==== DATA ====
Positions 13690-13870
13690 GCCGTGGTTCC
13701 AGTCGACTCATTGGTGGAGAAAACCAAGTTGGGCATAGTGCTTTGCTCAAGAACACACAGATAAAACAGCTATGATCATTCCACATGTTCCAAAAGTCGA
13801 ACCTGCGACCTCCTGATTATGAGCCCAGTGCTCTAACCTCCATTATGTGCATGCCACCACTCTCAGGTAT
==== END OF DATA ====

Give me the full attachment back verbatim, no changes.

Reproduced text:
Positions 13690-13870
13690 GCCGTGGTTCC
13701 AGTCGACTCATTGGTGGAGAAAACCAAGTTGGGCATAGTGCTTTGCTCAAGAACACACAGATAAAACAGCTATGATCATTCCACATGTTCCAAAAGTCGA
13801 ACCTGCGACCTCCTGATTATGAGCCCAGTGCTCTAACCTCCATTATGTGCATGCCACCACTCTCAGGTAT